Monday, April 15, 2024
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The number of women enrolled in STEM degrees jumped by 24% between 2015 and 2020, bringing 17,000 more women into STEM study and lifting women’s share of STEM enrolments at universities from 34% to 37%, new data confirms.

But while the pipeline of women in STEM degrees has grown strongly, women remain vastly under-represented at the top levels of Australia’s STEM workforce – with just 23% of senior managers and 8% of CEO roles in STEM held by women – and a 18% gender pay gap remains.

The 2022 STEM Equity Monitor from the Department of Industry, Science & Resources reveals the pipeline of women coming into STEM study at universities has grown strongly since 2015. 

Science & Technology Australia Chief Executive Officer Misha Schubert said the latest snapshot highlighted the twin tasks of further widening the pipeline of women into STEM and supporting women to thrive and progress into leadership roles in the STEM workforce.

“After a decade of concerted effort to encourage more girls and young women to study STEM, we’re starting to see real progress now with many more women doing STEM degrees.”

“That’s hugely important to help transform who sees themselves pursuing a career in STEM, and in changing parental expectations that young women would choose science, maths, engineering and technology degrees.”

“The next urgent challenge is for deeper efforts to tackle the gender pay gap for women in STEM and to propel many more women into senior management and leadership roles in the STEM workforce. STEM employers have a powerful responsibility here.”

“We’ve seen some big strides in the participation of women in science and maths over the past decade – now we need to see that shift in engineering and technology.”

“These figures highlight that the array of Women in STEM initiatives over the past decade are starting to yield tangible progress.”

“Diversity in all its forms is crucial for excellence and equity in STEM – diverse teams deliver stronger innovation in breakthroughs and think about complex challenges from more angles.”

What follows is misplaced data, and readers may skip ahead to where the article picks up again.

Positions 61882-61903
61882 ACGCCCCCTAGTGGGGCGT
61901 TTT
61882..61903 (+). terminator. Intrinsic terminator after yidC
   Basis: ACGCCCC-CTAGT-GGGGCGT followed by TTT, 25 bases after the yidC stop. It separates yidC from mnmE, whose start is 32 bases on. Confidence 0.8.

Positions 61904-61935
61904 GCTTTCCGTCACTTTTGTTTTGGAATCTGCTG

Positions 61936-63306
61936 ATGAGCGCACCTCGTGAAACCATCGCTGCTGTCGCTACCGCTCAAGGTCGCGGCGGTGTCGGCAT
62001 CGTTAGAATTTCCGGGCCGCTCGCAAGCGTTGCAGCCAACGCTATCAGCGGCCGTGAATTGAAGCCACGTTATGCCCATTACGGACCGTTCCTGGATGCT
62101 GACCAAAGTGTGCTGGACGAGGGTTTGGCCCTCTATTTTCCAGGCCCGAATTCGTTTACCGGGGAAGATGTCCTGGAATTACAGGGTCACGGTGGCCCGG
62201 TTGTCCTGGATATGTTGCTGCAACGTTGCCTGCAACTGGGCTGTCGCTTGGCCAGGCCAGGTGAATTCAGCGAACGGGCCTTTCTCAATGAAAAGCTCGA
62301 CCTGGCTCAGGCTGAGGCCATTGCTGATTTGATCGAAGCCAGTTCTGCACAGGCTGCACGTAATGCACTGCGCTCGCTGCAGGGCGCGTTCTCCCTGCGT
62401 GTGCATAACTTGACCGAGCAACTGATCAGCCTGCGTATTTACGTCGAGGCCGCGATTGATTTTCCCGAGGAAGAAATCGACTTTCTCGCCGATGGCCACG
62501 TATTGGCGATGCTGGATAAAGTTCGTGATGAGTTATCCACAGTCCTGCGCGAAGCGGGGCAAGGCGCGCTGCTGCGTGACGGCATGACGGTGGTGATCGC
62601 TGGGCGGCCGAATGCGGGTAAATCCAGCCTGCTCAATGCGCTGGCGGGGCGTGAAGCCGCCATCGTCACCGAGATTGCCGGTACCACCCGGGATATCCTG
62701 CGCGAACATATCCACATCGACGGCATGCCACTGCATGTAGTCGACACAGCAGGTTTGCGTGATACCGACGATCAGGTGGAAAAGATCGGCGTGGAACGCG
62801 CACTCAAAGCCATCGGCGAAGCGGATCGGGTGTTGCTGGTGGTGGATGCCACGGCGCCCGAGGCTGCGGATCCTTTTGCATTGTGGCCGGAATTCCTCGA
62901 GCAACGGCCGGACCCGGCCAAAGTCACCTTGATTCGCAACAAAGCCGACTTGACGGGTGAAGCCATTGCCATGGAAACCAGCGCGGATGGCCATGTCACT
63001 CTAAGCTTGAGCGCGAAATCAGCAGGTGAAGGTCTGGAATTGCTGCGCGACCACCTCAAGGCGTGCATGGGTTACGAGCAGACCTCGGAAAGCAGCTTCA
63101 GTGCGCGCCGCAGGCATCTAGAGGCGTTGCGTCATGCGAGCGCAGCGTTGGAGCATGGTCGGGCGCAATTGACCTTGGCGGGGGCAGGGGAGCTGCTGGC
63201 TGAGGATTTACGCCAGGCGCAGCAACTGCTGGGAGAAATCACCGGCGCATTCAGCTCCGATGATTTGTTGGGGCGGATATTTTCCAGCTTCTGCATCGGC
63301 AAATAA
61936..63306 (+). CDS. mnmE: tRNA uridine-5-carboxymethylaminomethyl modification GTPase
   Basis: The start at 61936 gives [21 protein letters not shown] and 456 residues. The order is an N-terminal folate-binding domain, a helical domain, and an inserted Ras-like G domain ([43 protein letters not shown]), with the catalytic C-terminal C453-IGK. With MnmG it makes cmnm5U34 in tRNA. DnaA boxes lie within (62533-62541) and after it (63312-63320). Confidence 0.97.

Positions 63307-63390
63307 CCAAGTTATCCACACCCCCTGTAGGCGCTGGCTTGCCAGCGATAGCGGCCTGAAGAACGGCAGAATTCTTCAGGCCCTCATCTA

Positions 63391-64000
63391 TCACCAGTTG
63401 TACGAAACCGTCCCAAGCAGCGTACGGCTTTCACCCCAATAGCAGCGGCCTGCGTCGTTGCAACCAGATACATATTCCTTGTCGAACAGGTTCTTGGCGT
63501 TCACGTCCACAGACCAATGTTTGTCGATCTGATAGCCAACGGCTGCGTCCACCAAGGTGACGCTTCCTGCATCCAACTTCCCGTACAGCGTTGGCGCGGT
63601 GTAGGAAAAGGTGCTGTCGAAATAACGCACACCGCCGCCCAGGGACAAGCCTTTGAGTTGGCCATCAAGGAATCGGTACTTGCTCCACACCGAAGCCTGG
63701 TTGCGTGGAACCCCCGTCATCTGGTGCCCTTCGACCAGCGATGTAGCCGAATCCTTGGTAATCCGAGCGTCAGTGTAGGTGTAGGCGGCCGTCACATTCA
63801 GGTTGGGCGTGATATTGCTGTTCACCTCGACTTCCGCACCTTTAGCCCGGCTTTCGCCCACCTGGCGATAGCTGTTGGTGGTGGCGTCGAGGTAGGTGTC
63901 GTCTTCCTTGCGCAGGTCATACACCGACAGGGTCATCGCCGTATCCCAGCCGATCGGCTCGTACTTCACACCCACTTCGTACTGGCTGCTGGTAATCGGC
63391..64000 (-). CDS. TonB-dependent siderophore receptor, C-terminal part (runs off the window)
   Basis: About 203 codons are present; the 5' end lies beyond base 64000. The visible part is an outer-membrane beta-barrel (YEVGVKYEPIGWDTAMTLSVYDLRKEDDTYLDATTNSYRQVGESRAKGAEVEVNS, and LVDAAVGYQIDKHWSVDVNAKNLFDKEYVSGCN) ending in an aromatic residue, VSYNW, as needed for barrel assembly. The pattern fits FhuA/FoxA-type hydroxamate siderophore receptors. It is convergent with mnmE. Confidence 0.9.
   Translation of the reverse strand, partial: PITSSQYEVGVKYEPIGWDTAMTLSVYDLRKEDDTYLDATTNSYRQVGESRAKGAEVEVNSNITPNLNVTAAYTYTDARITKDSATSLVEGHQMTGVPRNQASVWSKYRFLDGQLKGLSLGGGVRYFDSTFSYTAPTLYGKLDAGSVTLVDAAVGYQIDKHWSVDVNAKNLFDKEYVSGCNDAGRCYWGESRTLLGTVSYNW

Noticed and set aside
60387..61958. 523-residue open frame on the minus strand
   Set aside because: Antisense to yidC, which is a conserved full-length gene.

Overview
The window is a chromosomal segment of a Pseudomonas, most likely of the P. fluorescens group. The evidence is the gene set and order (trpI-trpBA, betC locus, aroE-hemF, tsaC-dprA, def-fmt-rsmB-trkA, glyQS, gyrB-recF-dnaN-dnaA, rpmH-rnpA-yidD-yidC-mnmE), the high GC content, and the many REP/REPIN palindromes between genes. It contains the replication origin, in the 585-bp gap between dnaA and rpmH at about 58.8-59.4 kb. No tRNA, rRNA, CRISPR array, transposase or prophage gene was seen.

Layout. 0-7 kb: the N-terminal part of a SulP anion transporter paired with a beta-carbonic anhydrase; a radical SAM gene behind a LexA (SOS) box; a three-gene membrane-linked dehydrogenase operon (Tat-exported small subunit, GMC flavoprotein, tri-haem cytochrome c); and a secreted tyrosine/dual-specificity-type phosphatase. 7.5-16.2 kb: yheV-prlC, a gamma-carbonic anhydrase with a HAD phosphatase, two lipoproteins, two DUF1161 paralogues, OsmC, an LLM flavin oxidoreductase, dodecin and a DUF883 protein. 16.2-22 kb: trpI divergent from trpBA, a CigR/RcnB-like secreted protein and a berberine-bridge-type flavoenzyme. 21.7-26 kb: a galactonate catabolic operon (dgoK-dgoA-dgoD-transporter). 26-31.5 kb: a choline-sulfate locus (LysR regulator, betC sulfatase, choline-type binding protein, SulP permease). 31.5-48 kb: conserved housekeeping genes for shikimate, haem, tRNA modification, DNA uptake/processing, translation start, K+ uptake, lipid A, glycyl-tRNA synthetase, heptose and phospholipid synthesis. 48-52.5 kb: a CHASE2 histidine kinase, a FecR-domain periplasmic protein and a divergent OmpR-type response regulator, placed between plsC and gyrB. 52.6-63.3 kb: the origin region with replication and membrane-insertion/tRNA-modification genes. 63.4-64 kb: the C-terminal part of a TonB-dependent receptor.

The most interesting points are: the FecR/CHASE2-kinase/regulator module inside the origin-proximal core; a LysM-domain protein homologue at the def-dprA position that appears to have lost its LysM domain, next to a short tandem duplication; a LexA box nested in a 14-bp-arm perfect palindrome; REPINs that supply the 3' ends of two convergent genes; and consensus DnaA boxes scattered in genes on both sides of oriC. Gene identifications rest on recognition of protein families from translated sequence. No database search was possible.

Science & Technology Australia is a champion of gender equity and diversity in STEM. We are proud to partner with the Australian Government to deliver the game-changing Superstars of STEM program to advance gender equity by creating diverse STEM role models in the media.

Meg Panozzo is an infrastructure advisory consultant with a background in engineering working for professional services firm RPS. She is part of Science & Technology Australia’s STA STEM Ambassador program, which pairs a STEM expert with their local Federal MP or Senator to provide ongoing STEM advice and insights. Ms Panozzo is STEM Ambassador to Independent Member for Wentworth, Allegra Spender.

“The STEM Equity Monitor data shows we need to focus on both attraction and retention. We need to think about the whole cycle of a career from early education all the way through to senior leadership. We can all play a part in supporting and empowering women to grow in their STEM careers, particularly into senior leadership positions,” she said.

“The stats confirm we need to keep pushing for change. But we need to talk about the positives as well – we need to showcase STEM in its whole breadth of possibility. STEM is an exciting way to make a difference, to creatively solve the world’s crises, and to satisfy our curiosity to be life-long learners.”

“This is how we can attract a diversity of people to take up STEM careers, and make the industry a place that fosters growth, innovation and career fulfillment. You can’t be what you can’t see.”

About Science & Technology Australia
Science & Technology Australia is the nation’s peak body representing more than 90,000 scientists and technologists. We’re the leading policy voice on science and technology. Our  flagship programs include Science Meets ParliamentSuperstars of STEM, and STA STEM Ambassadors

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